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Jun 7 / Simon

How culture is breaking history’s siege of Derry

After our profile of Peter Jenkinson, the cultural broker who helped draw up the bid of Derry~Londonderry to become the UK’s first City of Culture in 2013, the city invited Simon Tait to visit. Here is what he found

Ebrington's Clocktower as it looks today

[caption id="attachment_117" align="alignnone" width="150" caption="Mayor Paul Fleming sees off Derry\'s City of Culture bid with the slogan \'Just Say Yes\'"][/caption]

Mural by the Bogside Artists

In a stunning accident of fate the City of Derry~Londonderry will make its final presentation on June 16 hoping to become the first UK City of Culture just as the Saville Report on Bloody Sunday is at last expected to be published.

The city’s most significant atrocity of the Troubles happened on a January Sunday afternoon in 1972 when 13 men, five of them teenagers, were shot dead by paratroopers during a civil rights demonstration in the Catholic Bogside area outside the city walls.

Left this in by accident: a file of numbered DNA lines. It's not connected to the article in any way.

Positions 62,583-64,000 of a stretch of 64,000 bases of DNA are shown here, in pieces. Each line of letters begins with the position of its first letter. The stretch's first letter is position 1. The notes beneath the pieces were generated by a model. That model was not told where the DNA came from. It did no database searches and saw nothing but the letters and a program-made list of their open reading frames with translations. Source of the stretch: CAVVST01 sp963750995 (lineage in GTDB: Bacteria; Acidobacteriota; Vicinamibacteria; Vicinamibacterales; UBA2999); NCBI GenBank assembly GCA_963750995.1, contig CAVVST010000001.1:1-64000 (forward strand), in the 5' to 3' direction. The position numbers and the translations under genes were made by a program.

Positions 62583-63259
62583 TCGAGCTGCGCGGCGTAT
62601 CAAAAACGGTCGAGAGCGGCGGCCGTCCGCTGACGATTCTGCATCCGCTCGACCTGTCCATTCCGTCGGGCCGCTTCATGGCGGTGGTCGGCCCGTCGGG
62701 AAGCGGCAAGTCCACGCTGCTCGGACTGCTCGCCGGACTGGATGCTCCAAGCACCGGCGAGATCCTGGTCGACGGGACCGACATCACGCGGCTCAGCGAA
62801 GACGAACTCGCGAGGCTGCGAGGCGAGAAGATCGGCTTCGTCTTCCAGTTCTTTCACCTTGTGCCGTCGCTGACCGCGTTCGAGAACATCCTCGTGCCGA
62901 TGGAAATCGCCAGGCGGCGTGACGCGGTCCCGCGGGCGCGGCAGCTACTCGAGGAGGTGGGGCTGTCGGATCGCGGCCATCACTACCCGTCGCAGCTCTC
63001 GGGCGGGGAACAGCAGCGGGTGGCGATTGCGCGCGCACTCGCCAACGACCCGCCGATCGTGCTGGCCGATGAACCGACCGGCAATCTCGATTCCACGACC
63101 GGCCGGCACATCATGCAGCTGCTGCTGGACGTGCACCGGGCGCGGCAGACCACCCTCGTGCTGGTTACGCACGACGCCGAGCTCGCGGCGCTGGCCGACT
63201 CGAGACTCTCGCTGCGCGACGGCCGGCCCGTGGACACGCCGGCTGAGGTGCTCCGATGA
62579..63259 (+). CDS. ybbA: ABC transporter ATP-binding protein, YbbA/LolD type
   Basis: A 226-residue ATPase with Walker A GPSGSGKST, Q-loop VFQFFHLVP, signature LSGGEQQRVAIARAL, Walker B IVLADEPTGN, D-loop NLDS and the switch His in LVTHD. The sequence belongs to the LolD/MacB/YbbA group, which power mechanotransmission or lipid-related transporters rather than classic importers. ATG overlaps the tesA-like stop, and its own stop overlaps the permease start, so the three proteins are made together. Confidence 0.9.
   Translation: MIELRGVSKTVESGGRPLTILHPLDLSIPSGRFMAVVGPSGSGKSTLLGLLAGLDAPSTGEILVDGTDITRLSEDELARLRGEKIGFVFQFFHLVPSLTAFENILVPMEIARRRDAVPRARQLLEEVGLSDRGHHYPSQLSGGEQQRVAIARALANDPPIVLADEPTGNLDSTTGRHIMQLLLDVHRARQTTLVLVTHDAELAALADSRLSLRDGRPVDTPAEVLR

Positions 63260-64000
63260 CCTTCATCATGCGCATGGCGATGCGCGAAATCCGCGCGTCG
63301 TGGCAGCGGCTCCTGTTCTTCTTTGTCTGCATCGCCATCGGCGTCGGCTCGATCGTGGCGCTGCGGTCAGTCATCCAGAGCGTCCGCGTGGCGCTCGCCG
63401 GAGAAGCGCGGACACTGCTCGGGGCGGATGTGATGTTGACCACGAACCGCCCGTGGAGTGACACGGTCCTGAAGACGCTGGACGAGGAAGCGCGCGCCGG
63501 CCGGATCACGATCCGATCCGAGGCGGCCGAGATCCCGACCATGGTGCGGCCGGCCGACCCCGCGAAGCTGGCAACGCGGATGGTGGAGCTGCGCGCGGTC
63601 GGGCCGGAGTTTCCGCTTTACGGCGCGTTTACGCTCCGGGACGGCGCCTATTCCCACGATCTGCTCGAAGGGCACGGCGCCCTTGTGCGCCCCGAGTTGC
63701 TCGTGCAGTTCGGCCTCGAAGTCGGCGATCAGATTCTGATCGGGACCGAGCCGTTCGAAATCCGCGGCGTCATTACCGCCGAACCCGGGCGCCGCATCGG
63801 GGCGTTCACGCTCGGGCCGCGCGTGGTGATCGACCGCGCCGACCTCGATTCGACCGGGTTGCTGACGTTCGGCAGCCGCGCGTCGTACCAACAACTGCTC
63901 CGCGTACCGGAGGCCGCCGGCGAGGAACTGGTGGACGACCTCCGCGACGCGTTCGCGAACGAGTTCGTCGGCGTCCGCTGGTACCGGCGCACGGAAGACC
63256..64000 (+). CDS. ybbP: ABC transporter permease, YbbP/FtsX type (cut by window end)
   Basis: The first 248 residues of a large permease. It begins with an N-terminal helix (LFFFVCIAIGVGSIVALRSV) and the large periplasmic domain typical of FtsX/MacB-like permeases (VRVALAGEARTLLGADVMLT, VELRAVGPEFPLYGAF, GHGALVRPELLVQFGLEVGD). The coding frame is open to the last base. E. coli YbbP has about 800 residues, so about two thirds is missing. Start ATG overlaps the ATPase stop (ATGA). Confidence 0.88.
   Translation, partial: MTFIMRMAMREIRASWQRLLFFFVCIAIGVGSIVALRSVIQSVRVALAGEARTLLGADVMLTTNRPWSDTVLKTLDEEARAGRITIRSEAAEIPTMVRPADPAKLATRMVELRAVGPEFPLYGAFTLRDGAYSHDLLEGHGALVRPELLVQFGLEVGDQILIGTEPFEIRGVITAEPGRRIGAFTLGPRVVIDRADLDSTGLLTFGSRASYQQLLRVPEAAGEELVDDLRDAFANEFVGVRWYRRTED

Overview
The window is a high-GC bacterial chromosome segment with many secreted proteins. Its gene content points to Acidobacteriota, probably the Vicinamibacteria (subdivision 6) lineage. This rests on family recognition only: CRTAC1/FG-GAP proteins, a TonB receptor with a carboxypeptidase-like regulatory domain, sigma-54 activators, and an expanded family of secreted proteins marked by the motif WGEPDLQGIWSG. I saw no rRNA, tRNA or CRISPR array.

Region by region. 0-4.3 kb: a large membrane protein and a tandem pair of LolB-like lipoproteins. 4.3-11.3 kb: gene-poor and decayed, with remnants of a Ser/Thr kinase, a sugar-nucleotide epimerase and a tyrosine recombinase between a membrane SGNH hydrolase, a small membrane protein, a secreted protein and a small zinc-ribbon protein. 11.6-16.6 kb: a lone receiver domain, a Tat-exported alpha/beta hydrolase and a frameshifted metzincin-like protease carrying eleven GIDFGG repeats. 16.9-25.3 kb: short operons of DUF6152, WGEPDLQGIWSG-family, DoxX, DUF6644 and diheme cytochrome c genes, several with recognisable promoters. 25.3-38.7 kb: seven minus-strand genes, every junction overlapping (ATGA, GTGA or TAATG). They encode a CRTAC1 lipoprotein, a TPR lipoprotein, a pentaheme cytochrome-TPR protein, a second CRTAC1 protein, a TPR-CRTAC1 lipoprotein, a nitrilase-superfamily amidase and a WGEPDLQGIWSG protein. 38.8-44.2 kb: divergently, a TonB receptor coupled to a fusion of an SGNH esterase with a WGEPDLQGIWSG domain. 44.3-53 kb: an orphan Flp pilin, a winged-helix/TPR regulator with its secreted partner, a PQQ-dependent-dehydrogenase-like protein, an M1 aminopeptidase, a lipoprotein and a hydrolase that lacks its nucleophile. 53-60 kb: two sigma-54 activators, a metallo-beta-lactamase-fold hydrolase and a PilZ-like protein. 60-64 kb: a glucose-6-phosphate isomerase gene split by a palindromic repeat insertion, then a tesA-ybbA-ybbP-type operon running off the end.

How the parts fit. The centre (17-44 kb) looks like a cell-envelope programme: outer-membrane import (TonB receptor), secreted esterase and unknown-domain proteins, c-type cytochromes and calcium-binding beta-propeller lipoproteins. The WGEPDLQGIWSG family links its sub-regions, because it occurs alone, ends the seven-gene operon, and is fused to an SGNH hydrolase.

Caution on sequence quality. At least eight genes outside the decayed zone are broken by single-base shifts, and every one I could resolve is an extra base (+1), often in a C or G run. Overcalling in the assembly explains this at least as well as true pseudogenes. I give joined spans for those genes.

For three decades after that day the 1,000 British troops housed in the Derry garrison of Ebrington were effectively under siege, unable to emerge unarmed and without escort. Standing on the east bank of the Foyle river opposite the old walled city, a great dark green corrugated iron screen shielded the 26 acres of Ebrington from Derry’s gaze.

But Ebrington Barracks, ceded to the Office of the First Minister of Northern Ireland in 2004 when the army finally left, is at the heart of the Derry~Londonderry bid as the subject of a £6m pound programme by Ilex, Ulster’s urban regeneration company, to turn it into an arts centre. The former parade ground becomes an open air performance space bigger than Trafalgar Square, surrounded by a contemporary art gallery in what was once the headquarters building, a museum in the former military hospital, studios, cafes, bars and sports centres. It will open within a year.